September 11, 2018

Is Your Employee Population Affected by Antibiotic Overuse?

Artemis Health
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Artemis Insight

Antibiotics have been in the news lately. Turns out, we’ve been taking them too often, for too long, and for the wrong reasons. Just recently, studies have shown as many as 6% of urinary tract infections are resistant to antibiotics and caused by a strain of bacteria that used to live almost exclusively in hospitals. Public health organizations are scrambling to educate doctors on smart antibiotic prescribing and new “superbugs” emerging that resist normal treatment protocols.

And chances are, someone you know has suffered from a drug-resistant infection. Health Affairs reports that the estimated cost of these infections has reached $2.2 billion annually. It’s a brewing crisis, not just in the United States, but globally.

Artemis Health is able to track, calculate, and visualize trends like these. We wanted to know how antibiotic use and overuse might affect one of our clients (self-insured employers, consultants, brokers, and more). So we fired up our sample data set and found out.

First, we looked at the number of members prescribed four common antibiotics: By far the most common antibiotic prescribed was amoxicillin, with over 2,000 claims for this drug alone in the analysis period (12 months). Cipro followed with 591 claims, then cephalexin and doxycycline. All of these drugs are used to treat common infections, everything from strep throat to a post-surgery infection.

Our sample data set is a population of just over 12,000 people. Doing the math, a whopping 32% of our population had prescriptions for just these 4 common antibiotics.

Next, we wanted to look at some of the dangerous infections that can result from antibiotic overuse. We focused on two of the most dangerous.

  1. Clostridium Difficile (C. Diff): This infection can develop in the intestinal tract when all the “good bacteria” in your gut is killed off by antibiotic use. It most commonly affects patients in long-term care facilities, and can spread like wildfire from patient to patient. Symptoms include diarrhea and painful inflammation, and it’s on the rise among young, healthy patients due to drug resistance. The CDC found that nearly 30,000 people died from C. Diff in 2015.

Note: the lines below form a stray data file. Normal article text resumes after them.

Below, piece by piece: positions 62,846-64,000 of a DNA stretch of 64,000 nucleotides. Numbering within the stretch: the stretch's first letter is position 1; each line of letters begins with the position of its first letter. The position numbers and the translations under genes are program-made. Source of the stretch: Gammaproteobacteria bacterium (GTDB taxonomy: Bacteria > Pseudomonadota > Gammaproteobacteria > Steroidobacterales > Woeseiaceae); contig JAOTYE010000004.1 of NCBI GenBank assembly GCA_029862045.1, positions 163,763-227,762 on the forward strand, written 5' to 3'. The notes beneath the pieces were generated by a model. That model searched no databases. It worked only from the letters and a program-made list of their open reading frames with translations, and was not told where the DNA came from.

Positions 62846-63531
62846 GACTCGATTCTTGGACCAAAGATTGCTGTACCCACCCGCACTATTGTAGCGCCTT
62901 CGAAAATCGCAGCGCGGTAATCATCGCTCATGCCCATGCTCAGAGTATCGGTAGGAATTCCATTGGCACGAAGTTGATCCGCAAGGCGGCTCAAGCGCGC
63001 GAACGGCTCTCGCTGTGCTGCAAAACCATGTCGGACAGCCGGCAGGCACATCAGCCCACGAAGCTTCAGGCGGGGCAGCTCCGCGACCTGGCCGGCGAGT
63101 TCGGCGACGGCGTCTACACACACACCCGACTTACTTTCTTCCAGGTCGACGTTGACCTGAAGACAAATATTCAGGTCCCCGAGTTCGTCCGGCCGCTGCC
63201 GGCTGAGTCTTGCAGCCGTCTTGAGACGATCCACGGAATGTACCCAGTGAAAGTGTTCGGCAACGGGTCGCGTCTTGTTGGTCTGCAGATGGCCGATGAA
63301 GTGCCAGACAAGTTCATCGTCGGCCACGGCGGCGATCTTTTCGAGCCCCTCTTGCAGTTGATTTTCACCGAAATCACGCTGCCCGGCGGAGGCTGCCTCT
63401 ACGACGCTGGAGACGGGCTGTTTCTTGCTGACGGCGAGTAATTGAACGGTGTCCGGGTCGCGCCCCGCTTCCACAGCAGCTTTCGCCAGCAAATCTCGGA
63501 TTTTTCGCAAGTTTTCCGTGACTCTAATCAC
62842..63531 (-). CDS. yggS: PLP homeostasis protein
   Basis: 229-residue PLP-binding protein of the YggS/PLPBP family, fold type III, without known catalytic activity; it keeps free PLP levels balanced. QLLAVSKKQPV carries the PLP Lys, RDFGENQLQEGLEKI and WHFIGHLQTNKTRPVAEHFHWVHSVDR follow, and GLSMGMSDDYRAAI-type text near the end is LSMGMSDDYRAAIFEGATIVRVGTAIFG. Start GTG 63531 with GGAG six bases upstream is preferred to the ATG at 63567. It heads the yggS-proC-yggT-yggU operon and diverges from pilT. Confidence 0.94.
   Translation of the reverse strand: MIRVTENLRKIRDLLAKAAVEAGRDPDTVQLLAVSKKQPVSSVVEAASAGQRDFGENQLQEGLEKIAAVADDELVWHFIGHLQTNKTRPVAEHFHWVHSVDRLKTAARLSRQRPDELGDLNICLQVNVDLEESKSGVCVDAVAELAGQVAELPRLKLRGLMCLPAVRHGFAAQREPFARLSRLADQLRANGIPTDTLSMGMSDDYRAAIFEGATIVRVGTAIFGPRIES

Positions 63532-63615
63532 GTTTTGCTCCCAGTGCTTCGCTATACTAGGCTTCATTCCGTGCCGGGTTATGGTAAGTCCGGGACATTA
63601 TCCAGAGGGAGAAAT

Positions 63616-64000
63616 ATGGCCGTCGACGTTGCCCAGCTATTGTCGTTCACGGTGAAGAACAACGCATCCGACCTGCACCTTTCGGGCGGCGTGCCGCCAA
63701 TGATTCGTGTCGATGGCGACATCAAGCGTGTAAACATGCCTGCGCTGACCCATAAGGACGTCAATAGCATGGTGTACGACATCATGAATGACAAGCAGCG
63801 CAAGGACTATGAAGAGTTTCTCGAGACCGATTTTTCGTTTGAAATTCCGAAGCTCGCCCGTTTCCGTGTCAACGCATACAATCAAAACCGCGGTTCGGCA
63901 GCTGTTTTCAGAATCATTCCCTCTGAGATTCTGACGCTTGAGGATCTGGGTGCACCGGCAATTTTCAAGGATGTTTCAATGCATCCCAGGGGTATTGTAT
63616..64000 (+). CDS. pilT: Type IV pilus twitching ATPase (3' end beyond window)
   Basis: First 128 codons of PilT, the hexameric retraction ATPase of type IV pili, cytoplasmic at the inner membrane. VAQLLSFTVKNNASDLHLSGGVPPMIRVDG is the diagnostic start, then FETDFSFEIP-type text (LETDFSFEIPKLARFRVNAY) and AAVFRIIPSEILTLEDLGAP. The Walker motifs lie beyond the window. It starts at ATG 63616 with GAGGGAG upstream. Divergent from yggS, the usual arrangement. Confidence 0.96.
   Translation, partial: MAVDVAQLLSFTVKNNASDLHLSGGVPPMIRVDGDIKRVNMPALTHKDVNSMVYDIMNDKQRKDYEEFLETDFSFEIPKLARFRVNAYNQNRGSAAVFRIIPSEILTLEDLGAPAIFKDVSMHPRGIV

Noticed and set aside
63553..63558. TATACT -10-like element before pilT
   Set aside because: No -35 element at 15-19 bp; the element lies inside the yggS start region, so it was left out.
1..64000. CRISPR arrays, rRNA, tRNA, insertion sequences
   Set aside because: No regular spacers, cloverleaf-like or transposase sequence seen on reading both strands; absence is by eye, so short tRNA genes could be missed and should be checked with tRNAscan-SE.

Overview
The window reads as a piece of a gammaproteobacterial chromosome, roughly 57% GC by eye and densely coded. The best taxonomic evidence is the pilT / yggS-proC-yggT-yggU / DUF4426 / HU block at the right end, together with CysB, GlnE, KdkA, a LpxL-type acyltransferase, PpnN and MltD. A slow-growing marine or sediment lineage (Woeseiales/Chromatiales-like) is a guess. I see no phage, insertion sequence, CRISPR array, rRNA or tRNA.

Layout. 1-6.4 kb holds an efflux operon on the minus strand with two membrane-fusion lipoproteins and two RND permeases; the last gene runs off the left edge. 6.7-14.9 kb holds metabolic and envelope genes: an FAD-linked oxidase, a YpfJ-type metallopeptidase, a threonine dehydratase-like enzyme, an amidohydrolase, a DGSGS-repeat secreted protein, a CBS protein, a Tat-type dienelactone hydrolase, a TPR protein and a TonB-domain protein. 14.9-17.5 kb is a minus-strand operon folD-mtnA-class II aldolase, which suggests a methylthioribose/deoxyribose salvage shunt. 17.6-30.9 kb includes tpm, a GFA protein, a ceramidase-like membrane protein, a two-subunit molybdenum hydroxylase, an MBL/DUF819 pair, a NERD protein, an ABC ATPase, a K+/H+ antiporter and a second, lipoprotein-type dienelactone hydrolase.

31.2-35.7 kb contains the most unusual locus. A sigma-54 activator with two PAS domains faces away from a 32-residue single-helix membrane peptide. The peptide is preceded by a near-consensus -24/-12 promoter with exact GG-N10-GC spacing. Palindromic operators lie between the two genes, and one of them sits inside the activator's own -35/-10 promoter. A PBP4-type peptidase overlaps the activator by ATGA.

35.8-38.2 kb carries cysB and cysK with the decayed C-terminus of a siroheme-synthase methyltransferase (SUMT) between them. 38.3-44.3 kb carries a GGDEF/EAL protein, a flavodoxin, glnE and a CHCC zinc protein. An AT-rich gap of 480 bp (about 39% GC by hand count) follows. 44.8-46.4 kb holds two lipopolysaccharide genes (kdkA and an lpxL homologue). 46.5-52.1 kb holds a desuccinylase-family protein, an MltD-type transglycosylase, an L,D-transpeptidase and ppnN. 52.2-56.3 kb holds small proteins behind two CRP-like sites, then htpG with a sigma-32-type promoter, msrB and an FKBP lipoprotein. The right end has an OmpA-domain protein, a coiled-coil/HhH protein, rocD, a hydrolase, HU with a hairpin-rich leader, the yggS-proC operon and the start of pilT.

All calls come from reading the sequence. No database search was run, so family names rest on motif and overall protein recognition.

2. Methicillin-resistant staphylococcus aureus (MRSA): MRSA infections are caused by a form of the most common bacteria found on the body, staphylococcus, which has developed a resistance to antibiotics. Like C. Diff, MRSA commonly occurs in a healthcare setting, and can be associated with invasive procedures (think surgery, needles, tubing, etc.). The good news is that, according to the CDC, infection rates and deaths due to MRSA are declining.

We used the Artemis Platform to track the number of claims for each of these antibiotic-resistant infections, plus the cost to an employer plan.

While only 8 members were treated for C. Diff, the average paid amount for these claims was nearly $100,000. It’s a very serious infection which may require hospitalization, surgery, expensive new antibiotics, and other interventions. It also frequently reoccurs, so patients feel better for a short time, then begin the treatment cycle all over again. Additionally, many C. Diff patients are in long-term care facilities, where the infection spreads quickly.

For MRSA, the numbers aren’t quite as alarming.

This is likely because MRSA is more common and easier to treat in an outpatient setting. Just 7 members in this sample population were treated, at an average cost of $19,882.

So what can benefits leaders do about antibiotic overuse and resistance? Patient education is key. It’s important that members understand the risks of using antibiotics, and that they know how to use them correctly. If your organization utilizes onsite, nearsite or virtual clinics, your clinical staff can provide guidelines and warnings to members so they use these drugs sparingly and appropriately.

Are you looking for more insights from your benefits data? We got your back. Schedule a personalized demo to learn more.

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